Archaeologists across the world investigate communities and cultures by excavating and examining the artifacts and remains that have been left behind by previous generations. They painstakingly excavate pottery, artifacts, human bones, and teeth from the earth in order to understand more about people’s everyday activities during that time period. Archaeologists are also on the lookout for the remnants of plants and animals in order to gain a better understanding of the formerly inhabited environment.
Biology anthropologists are interested in understanding more about how people have evolved over time to become what they are now in this concentration area. They learn how biology has had a part in molding their lives since that time, and how their lives compare to those of others throughout the world, as they go from being animals to adapting to varied settings.
A sociocultural anthropologist investigates the ways in which various civilizations live and perceive the world in which they live. They hope to gain a better understanding of what these civilizations tolerate or see as the standard when it comes to speaking, eating, clothing, traveling, and other activities. In order to do this, anthropologists collect perspectives and, in some cases, even live among diverse tribes and cultures in order to better understand them.
Finally, linguistic anthropology is concerned with the manner in which communities interact with one another and with others. Linguistic anthropologists study how a society’s language affects how its individuals see and relate to the world around them through time, and they are interested in how language changes over time. They go to great lengths to uncover not just the role of language and speech, but also the social structure of the time period. As previously stated, sociology has several focus areas, including social change, social institutions such as economic life, education, family, politics, and religion, as well as social stratification by age, gender, race and ethnicity, and social class.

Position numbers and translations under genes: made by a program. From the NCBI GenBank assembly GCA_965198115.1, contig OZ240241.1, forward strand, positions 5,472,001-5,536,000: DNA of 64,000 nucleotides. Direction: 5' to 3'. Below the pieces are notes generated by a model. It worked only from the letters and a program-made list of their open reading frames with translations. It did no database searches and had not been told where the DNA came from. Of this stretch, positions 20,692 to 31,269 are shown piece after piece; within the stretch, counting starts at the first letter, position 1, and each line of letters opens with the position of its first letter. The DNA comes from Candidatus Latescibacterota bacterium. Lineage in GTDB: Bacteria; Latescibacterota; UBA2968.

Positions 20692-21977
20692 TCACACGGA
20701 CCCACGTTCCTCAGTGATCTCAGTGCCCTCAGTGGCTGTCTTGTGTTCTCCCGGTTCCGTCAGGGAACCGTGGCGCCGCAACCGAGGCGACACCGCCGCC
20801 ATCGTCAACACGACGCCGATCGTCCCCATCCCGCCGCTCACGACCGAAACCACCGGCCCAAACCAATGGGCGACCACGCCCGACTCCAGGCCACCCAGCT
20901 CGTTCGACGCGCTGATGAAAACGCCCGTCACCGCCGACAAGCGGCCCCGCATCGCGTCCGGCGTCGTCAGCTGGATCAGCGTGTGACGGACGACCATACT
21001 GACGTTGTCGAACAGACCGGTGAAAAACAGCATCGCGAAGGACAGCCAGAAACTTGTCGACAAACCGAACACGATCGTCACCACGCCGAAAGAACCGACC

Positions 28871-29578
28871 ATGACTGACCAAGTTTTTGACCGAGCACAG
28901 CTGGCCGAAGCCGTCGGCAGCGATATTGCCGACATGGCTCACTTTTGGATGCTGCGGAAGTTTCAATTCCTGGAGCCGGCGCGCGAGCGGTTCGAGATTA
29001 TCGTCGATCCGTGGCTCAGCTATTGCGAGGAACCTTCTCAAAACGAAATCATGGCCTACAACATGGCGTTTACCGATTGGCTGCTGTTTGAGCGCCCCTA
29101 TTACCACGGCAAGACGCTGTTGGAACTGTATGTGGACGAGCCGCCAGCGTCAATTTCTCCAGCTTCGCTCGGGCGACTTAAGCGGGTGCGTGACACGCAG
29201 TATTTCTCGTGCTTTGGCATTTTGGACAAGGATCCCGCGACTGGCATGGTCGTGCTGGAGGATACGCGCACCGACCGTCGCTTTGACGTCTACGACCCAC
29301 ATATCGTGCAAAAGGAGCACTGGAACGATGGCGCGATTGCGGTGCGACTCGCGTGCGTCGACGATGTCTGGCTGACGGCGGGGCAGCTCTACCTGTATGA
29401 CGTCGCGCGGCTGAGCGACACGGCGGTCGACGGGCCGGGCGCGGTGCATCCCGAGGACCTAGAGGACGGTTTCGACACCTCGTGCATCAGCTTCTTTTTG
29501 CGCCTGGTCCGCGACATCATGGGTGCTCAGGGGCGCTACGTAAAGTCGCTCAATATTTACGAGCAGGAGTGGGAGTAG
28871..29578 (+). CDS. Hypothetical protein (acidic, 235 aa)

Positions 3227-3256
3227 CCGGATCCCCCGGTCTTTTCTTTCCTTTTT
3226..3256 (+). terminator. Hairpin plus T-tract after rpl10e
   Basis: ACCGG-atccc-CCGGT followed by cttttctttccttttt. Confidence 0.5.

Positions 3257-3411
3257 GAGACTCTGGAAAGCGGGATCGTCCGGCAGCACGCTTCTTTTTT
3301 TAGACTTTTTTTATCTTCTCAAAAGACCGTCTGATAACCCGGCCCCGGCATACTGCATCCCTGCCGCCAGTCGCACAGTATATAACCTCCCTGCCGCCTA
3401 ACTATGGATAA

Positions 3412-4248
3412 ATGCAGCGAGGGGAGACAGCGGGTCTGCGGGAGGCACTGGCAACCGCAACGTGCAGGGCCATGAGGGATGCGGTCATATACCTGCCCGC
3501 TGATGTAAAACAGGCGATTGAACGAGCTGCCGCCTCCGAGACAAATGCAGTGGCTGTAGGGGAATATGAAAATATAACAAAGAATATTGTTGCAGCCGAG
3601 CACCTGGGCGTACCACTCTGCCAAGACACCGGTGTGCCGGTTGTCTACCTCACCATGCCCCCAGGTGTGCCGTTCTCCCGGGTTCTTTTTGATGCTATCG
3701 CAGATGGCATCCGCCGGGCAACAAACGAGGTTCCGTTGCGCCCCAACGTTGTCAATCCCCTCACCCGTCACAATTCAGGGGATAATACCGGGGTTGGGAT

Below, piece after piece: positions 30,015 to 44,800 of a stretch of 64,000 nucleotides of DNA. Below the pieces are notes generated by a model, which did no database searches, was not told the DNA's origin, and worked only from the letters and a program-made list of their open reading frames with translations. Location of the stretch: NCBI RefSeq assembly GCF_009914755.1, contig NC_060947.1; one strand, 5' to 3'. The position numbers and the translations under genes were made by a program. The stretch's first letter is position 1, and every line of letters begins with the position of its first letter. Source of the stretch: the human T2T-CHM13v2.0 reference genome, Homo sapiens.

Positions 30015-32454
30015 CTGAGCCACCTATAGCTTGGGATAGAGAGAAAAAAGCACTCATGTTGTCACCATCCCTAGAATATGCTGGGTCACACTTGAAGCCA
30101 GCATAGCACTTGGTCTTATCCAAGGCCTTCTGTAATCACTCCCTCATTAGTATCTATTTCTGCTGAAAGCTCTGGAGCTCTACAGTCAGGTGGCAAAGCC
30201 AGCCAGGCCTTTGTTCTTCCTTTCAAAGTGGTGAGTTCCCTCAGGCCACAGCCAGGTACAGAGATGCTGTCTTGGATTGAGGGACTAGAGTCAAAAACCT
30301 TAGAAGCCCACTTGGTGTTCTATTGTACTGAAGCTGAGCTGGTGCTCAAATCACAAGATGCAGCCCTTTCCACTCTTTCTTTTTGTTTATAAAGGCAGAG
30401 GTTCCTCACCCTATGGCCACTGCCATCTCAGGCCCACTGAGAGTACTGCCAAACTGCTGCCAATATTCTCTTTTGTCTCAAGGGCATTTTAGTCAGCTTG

The study of these places will help sociologists gain a better understanding of the persons and communities that existed before us.
Kara Kots works as a social media consultant at North Central College, where she lends her expertise in content creation, writing, and public speaking to the institution.
Learning: A Process of Enculturation
- Reference work entryDOI: id=”book-metrics”>
Generally speaking, “culture” is described as the common practices that have been developed and collected through generations by a group of people in their endeavour to create a better physical and social living environment for themselves and their children. They include things like the common language, religion, methods of thinking and behaving, material and cognitive tools, as well as social institutions and organizational structures, to name a few examples. In the process of learning about their group’s culture via experience, observation, and education, individuals are said to be enculturated.